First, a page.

via Salary disparities widen Sunday, 12 January 2014 by Enacy Mapakame Sunday Mail
SALARY gaps between executives and shop-floor workers continue to widen for a third consecutive year, climbing 7,8 percent in 2013 amid growing disgruntlement among the lowly paid employees seeking a pay rise to match the poverty datum line.
In 2012, the pay gap expanded 8,5 percent and is up more than 17 percent since 2011, as incomes for most ordinary workers have remained stagnant with employers citing low productivity as the major reason affecting incomes growth.
A salaries survey by a Harare firm, Stallone Consultancy, indicated the average ratio for highest paid executives and employees increased to 1:55 in 2013 from 1:51 in 2012. The ratio for 2011 was 1:47.
This means that, on average, one top manager in any Zimbabwean company earned 55 times more than any ordinary worker in 2013. For instance, if a factory cleaner’s monthly income is US$100, the production manager will be taking home US$5 500 — an amount the cleaner would earn over four and half years.
Low incomes among the blue-collar workers affect morale, and effectively results in slowed company productivity and profits. Wide salary gaps create outright resentment for top managers and could lead to strikes, said the Stallone Consultancy survey.
The consultancy said the agriculture sector paid the lowest salaries ranging between US$65 to US$70 while the banking and telecommunication sectors remunerate salaries close and above the PDL.
Bank executives earned between US$7 000 to US$8 000 last year while managers in parastatals, medical or insurance companies as well as those in hospitals earned as much as US$6 000 and US$7 000 per month.
Executives in the manufacturing and mining sectors pocketed between US$4 000 and US$5 000 respectively. Stallone Consultancy managing consultant Mr Zack Murerwa said organisations have been moving towards results-based remuneration for their executives, which contributed to the widening salaries gap.
The boom in the mining sector in recent years, however, did not reflect on the salaries and wages of employees.
“We hoped the growth in the mining sector would bring an increase in the salaries, this is not the case. Most of them have services within mining complexes such as schools and hospitals,” he said.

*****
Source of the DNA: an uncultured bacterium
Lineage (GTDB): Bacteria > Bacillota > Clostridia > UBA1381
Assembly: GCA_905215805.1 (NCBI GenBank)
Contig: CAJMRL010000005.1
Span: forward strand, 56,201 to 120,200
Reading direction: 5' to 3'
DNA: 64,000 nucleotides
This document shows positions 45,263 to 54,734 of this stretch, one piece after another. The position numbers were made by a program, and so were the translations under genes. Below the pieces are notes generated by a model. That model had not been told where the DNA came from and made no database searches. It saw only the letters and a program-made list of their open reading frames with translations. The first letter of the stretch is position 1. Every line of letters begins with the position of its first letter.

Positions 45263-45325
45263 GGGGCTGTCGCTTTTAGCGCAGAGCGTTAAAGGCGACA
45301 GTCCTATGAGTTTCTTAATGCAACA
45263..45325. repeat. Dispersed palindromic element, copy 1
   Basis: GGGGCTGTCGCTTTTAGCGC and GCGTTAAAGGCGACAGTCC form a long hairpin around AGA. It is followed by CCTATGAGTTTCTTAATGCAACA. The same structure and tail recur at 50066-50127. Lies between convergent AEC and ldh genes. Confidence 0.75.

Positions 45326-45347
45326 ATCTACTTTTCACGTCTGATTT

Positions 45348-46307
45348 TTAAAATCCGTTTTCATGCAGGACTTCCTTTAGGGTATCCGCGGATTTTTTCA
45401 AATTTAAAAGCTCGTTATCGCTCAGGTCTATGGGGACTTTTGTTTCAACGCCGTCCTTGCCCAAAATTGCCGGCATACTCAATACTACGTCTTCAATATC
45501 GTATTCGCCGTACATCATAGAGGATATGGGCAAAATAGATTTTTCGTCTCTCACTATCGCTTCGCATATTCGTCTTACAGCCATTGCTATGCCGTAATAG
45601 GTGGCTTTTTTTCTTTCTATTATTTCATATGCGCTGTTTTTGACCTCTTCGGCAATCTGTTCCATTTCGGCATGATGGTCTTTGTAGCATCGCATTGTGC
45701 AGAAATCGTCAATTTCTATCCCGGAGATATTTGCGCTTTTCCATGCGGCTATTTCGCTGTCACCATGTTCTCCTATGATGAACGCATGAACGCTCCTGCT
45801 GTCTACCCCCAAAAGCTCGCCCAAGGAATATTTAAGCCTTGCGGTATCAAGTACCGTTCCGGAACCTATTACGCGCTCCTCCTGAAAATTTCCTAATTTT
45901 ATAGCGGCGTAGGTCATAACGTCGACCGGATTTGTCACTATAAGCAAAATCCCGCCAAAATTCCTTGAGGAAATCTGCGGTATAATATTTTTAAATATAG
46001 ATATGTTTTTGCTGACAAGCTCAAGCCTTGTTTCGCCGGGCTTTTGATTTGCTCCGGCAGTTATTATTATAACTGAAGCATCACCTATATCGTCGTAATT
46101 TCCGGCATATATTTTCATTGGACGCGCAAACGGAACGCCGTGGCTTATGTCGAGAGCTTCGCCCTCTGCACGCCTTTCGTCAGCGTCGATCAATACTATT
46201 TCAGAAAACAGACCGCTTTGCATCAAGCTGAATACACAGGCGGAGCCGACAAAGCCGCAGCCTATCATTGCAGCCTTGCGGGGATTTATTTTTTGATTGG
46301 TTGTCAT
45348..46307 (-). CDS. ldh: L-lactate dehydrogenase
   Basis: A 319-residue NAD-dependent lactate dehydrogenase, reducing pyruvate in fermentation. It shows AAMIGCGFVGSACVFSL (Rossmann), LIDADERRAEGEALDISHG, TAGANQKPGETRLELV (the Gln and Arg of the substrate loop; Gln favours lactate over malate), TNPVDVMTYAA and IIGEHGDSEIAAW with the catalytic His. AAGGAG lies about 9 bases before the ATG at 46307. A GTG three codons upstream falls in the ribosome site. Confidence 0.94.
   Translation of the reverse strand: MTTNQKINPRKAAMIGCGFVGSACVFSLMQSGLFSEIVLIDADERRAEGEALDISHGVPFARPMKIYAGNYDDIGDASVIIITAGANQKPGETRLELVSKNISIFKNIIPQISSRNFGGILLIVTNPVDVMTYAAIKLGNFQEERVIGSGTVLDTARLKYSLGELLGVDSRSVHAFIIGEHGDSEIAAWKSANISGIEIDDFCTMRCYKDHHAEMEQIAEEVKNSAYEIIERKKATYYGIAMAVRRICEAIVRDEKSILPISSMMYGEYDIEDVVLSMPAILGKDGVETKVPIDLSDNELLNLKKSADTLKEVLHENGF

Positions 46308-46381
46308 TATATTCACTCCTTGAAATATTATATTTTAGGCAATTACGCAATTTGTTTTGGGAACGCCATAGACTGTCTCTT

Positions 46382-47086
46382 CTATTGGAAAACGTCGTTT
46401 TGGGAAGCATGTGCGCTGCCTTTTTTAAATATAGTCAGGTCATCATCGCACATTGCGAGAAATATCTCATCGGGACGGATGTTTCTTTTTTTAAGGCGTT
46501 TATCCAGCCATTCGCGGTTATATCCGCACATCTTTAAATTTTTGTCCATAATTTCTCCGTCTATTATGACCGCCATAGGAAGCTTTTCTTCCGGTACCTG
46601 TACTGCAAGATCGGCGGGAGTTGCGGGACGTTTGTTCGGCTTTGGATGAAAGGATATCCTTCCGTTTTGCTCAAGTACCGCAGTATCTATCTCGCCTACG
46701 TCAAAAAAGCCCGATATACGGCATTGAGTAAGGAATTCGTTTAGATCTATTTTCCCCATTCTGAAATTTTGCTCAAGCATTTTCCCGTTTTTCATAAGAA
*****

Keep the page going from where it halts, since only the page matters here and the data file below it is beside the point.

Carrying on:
Mr Murerwa urged for a back to basics model of addressing issues affecting the salary impasse between employers and employees in a stagnant economy badly affected by low production, low investor confidence and a biting liquidity crisis.
This is opposed to pressures exerted by employees calling for wages that are in line with cost of living and PDL. But Mr Murerwa argued this would only heap more problems and debts on the employer.
“If companies are to pay everybody according to PDL, this will not work but only worsen the situation, people must learn to address the proper fundamentals. Right now some companies that are still open are only in survival mode,” he said.
“For anyone to negotiate you should be productive, this is what is lacking on the bargaining table.”
He added that despite the “obscene” salaries reported in some sectors, it was important to note the country’s tax structure is too high and the same executives would take home only half of their salaries with the remainder going to the fiscus.
In post-budget meetings held in the capital recently, employers from different sectors also called for results-based salaries, and Mr Murerwa concurred this should start with executives and cascade down to the least paid employee.
In the debates for salaries, labour laws have been cited as too favourable to employees at the expense of the companies’ survival. Some economists have called for reviews of the laws.
Other laws have been described as outdated and repelling investment. However, Finance Minister Patrick Chinamasa assured the nation while presenting the 2014 National Budget that Government would review some legal frameworks in order to attract investments.